Handbook of Archaeoastronomy and Ethnoastronomy [electronic resource] / edited by Clive L.N. Ruggles
- Themes and Issues -- Methods and Practice -- Pre-Columbian and Indigenous North America -- Pre-Columbian and Indigenous Mesoamerica -- Indigenous and Islamic Astronomy in Africa Pre-Columbian and Indigenous South America -- Prehistoric Europe (Western Part) -- Prehistoric Europe (Central and Eastern Part) and Central Asia -- Ancient Egypt and the Classical World -- Traditional Astronomies in Medieval and Modern Europe -- Ancient Near East -- India and the Islamic Near East -- China and the Far East -- Oceania (Including Australasia and Malay Archipelago).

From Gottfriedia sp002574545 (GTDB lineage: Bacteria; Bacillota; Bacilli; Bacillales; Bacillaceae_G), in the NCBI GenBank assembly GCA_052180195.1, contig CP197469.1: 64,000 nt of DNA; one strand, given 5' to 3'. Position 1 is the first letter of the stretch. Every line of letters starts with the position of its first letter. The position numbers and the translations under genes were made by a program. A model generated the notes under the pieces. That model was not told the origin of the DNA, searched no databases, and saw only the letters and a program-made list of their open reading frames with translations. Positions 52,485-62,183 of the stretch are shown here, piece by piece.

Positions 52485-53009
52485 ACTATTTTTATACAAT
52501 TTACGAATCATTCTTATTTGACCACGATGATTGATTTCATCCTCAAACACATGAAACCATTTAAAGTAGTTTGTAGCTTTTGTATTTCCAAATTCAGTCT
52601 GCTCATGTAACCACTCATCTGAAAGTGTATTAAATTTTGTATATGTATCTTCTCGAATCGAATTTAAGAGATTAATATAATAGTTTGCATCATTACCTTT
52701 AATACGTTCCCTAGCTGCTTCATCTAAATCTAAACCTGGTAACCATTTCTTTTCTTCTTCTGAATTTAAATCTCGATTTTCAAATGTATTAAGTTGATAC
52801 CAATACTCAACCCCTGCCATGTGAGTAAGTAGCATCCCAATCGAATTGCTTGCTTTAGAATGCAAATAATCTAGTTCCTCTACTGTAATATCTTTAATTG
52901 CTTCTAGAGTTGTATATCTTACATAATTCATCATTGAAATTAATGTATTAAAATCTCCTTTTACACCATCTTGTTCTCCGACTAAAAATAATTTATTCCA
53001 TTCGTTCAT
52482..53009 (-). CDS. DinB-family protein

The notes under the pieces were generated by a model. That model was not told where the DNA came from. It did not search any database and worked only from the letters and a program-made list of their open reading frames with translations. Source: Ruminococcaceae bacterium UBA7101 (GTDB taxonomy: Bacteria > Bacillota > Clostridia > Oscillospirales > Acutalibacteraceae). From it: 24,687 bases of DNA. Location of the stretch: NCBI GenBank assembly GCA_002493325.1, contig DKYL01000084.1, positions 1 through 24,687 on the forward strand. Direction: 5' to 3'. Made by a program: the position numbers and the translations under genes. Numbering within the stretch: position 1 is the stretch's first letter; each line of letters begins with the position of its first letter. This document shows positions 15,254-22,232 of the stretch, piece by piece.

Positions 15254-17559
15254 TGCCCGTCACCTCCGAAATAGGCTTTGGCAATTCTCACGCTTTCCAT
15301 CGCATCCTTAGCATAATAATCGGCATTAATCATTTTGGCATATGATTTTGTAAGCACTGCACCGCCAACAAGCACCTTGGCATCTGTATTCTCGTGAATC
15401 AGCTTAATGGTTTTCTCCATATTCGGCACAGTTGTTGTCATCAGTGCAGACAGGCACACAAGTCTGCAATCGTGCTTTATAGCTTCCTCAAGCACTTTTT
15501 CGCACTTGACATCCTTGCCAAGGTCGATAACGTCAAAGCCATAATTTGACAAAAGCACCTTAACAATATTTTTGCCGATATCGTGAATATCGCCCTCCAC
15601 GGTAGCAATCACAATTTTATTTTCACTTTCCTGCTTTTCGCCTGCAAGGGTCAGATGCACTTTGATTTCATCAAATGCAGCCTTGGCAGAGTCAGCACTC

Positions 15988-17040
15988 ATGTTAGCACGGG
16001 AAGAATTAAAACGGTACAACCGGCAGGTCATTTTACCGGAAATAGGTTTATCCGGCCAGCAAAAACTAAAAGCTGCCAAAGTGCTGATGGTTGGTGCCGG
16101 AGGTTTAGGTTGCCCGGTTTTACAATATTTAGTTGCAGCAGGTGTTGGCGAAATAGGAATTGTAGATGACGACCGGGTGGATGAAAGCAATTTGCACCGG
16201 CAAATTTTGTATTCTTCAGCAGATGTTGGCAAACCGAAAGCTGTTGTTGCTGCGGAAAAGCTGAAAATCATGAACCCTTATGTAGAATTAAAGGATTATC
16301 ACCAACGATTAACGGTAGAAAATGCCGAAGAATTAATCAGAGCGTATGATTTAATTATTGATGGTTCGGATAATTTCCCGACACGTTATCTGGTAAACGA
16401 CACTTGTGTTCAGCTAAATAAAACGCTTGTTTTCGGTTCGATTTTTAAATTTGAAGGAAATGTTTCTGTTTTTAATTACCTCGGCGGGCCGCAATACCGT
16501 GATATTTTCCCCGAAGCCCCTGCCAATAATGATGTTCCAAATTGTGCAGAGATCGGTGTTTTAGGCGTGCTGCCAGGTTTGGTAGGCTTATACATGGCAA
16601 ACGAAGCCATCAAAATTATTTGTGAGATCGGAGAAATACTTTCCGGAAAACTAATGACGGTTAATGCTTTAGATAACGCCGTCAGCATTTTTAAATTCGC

- How human communities interpret what they perceive in the sky is vital in fulfilling humankind’s most basic need to comprehend the universe it inhabits, both from a modern scientific perspective and from countless other cultural standpoints, extending right back to early prehistory. Archaeoastronomy, which is concerned with cultural perceptions and understandings of astronomical phenomena, is a rich cross-disciplinary field. The central aim of “Handbook of Archaeoastronomy” is to provide a reliable source for theory, method, interpretation and best practices that will give a definitive picture of the state of the art research in this field for serious scholars regardless of the discipline(s) in which they are qualified. It will be equally suitable for those already contributing to the field and those interested in entering it. Also included are studies in ethnoastronomy, which is concerned with contemporary practices related to astronomy, particularly among modern indigenous societies. A major part of this MRW is comprised of a set of wide-ranging archaeoastronomical case studies both geographically and through time, stretching right back to Palaeolithic days, and also in terms of the types of human society and nature of their astronomical ideas and practices. However, these are chosen in order to best illuminate broader issues and themes, rather than to attempt, for example, to provide systematic coverage of recent ‘discoveries.’ Thematic articles cover general themes such as cosmologies, calendars, navigation, orientations and alignments, and ancient perceptions of space and time. They also highlight various aspects of the social context of astronomy (its relationship to social power, warfare, etc) and how we interpret astronomical practices within the framework of conceptual approaches. There are also discussions of broad issues such as ethnocentrism, nationalism, and astronomical dating. The “methods and practices” articles cover topics from field methodology and survey procedures to social theory, as well as providing broad definitions and explanations of key concepts. We are also including a number of “disciplinary perspectives” on approaches to archaeoastronomy written by leading figures in the constituent fields. These articles cover material that, generally speaking, would be familiar to graduates in the relevant discipline but, critically, not so to those with different backgrounds.
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